Daily Adorations Using The Compass

Daily Adorations Using The Compass February 26, 2018

When people come to Traditional Witchcraft, and particularly the Cochrane and 1734 derived systems, they are almost immediately faced with the concept of the compass and the mythos which breathes life into and keeps the whole in perpetual motion. Almost as rapidly does the question ‘how’ formulate within the minds of the many as they approach fresh the poetic and inferential perspective that is so necessary to immerse yourself in to appreciate anything of this experiential work. Alternatively, old hands might yet seek to renew their understanding and hone the perception of the mythos, realising as we do that, with each falling of the scales from our eyes, we are but as children at each new revolution of the compass.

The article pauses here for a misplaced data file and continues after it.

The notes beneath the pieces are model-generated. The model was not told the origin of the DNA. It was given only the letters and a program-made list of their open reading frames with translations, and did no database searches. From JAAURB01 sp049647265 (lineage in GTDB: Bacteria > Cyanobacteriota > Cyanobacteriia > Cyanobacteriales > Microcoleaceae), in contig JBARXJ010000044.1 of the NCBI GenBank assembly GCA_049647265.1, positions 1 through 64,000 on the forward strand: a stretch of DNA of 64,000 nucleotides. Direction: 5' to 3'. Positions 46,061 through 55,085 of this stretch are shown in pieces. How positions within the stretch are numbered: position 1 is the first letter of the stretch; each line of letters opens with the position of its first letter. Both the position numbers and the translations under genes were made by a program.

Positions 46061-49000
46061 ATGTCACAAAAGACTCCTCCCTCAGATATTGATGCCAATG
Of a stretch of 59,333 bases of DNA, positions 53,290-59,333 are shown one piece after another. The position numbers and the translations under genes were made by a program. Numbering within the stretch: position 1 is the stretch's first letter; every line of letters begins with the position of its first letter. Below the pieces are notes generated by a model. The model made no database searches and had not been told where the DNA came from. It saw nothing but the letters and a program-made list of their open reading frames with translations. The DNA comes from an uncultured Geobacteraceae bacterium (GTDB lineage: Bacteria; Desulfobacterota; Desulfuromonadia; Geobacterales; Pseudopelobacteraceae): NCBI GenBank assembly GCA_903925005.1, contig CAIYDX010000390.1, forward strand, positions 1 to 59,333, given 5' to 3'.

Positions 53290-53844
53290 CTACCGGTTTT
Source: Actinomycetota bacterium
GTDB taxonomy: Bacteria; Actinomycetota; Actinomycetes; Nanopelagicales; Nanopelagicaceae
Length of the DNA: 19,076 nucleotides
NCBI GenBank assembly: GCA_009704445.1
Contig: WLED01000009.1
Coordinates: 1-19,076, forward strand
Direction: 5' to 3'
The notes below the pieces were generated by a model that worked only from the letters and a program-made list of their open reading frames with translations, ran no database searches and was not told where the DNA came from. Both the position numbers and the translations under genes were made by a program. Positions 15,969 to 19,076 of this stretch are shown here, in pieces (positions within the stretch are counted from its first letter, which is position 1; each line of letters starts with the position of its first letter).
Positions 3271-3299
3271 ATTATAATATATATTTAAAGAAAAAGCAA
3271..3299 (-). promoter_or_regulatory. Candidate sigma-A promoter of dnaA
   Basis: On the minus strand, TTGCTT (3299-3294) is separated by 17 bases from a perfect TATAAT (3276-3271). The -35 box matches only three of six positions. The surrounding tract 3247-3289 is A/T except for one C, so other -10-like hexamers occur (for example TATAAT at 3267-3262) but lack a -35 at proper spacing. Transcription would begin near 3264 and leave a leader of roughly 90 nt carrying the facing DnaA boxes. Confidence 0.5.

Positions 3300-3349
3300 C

Throughout my adventures in the Western Mystery Traditions, one practice that has proven itself to be of admirably beneficial application is Liber Resh vel Helios, which consists of four daily adorations of the sun as it traverses its stations during a 24 hour period. Written by Aleister Crowley, this is an excellent ritual for attuning the Thelemite to the mythos of the tradition and anchoring any further works firmly in an experiential perspective which adds structure to rituals that proceed from this foundation. With regular use and observation, it has become apparent to me that this ritual is equally applicable in approaching a grounded experience of the compass and attendant castles, forming within the operants world view a deeper understanding and realisation of the lands which, whilst glimpsed throughout the mythic passage of the sun on its daily journey from and to the underworld, shall be explored within the seasonal knots that build the ring. And so, I set out to see if it is a concept and practice that would lend itself to daily adorations, a la Crowley’s Liber Resh, in which we attune to the compass and its kings. In addition, many often wonder what daily rituals they can incorporate into their toolbox and, if properly conceived and utilised, this might produce some acceptable results if we can familiarise ourselves with the force of the castles that reign in their time.